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Secret Service’s Latest Research Highlights Mass Violence Motived by Misogyny

Incel attackers tend to demonstrate observable concerning behavior across a variety of community systems, which often elicits concern in bystanders before violence occurs.

Today, the U.S. Secret Service National Threat Assessment Center (NTAC) released Hot Yoga Tallahassee: A Case Study of Misogynistic Extremism, a new analysis highlighting the role of misogyny in targeted violence.

Hot Yoga Tallahassee: A Case Study of Misogynistic Extremism is a case study examining the 2018 shooting at a yoga studio in Tallahassee, Florida, during which two women were killed, four more were injured, and the attacker committed suicide. The case study provides a detailed look into the attacker’s background and personal history, presenting decades of prior concerning behaviors, many of which were directed at women. While the attacker had previously pursued higher education, served in the military, and held highly regarded professional positions of trust, his behavior had caused alarm among his parents, siblings, friends, roommates, coworkers, workplace managers, school officials, students, law enforcement, the online community, neighbors, and other community members.

“The latest case study by the National Threat Assessment Center examines the background of an attacker who displayed decades of disturbing misogynistic behavior, ranging from inappropriate comments and touching, to stalking and assaults,” said U.S. Secret Service National Threat Assessment Center Chief Dr. Lina Alathari. “Communities must remain aware of misogynistic extremism, while pursuing prevention efforts that are designed to identify and intervene with those who pose a risk of violence.”

The case study published today closely examines the specific threat posed by misogynistic extremism, while stressing that an individual’s behavior should remain the primary focus of violence prevention efforts, regardless of whether or not the individual subscribes to a specific extremist ideology or self-affixes a label to their extremist beliefs.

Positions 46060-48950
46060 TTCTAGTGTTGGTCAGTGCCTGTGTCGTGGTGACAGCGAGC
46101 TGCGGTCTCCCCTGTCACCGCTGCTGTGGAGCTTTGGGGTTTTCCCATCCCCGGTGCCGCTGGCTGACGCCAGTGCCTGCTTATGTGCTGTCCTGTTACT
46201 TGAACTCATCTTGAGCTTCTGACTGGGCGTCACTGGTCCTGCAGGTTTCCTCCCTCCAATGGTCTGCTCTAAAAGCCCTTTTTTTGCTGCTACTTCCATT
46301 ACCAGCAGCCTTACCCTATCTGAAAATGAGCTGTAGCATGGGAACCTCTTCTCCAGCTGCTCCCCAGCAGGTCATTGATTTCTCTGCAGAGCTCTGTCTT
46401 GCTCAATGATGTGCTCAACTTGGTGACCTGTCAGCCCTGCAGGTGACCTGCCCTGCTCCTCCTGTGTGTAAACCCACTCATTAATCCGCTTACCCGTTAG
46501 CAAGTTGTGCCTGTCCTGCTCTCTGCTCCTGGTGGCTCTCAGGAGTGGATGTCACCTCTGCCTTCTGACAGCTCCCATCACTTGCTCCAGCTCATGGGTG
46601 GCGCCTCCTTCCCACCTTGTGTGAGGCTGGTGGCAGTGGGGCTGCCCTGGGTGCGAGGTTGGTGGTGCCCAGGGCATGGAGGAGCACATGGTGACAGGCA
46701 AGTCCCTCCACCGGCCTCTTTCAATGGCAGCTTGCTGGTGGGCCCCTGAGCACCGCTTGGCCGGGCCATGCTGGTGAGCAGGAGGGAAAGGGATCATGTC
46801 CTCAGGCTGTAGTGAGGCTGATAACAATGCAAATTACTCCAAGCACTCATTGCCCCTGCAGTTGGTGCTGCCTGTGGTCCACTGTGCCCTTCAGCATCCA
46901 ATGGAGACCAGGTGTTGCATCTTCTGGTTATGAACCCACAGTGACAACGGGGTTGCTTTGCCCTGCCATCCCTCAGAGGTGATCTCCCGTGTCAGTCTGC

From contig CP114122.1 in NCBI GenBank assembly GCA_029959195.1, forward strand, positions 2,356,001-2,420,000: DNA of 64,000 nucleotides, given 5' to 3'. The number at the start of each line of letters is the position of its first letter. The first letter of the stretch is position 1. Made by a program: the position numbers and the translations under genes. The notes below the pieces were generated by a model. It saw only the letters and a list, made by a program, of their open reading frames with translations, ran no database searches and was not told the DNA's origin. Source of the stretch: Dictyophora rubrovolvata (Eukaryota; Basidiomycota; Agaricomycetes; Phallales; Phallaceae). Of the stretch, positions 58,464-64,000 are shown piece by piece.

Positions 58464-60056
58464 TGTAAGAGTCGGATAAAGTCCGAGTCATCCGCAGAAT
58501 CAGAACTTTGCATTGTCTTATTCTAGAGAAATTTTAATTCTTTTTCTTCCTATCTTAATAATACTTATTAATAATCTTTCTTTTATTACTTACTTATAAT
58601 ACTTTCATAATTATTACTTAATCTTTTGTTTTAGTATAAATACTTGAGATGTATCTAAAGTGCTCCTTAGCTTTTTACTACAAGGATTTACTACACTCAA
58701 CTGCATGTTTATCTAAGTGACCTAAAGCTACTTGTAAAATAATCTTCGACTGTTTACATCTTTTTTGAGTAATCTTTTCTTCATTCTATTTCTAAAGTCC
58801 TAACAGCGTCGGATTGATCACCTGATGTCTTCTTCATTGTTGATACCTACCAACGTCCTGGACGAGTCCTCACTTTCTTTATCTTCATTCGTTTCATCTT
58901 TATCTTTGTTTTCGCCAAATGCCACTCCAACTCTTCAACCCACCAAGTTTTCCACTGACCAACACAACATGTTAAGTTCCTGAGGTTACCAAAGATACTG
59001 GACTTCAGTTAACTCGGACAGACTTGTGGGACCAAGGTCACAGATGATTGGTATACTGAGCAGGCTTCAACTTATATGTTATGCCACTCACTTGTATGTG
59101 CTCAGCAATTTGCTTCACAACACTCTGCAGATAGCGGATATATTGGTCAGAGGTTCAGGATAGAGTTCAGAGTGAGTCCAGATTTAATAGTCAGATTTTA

As concluded in previous research, there continues to be no single profile of an attacker. Rather, attackers tend to demonstrate observable concerning behavior across a variety of community systems, which often elicits concern in bystanders before violence occurs. This case study describes how the attacker’s misogynistic views and associated behaviors resulted in him being fired from multiple jobs, banned from public locations, and being arrested.

The case study also sets forth that a multidisciplinary threat assessment program established at the community level may reduce the risk of future tragedies if the appropriate systems are in place to identity warning signs, assess an individual’s risk of violence, and apply the appropriate community resources. Such proactive safety programs have been established by workplaces, universities, local police departments, and other organizations with a role in public safety.

The Secret Service will continue to build on our threat assessment methodology and provide research findings and guidance to public and private sectors, to enhance the prevention efforts of those charged with safeguarding our nation.

Read more at U.S. Secret Service

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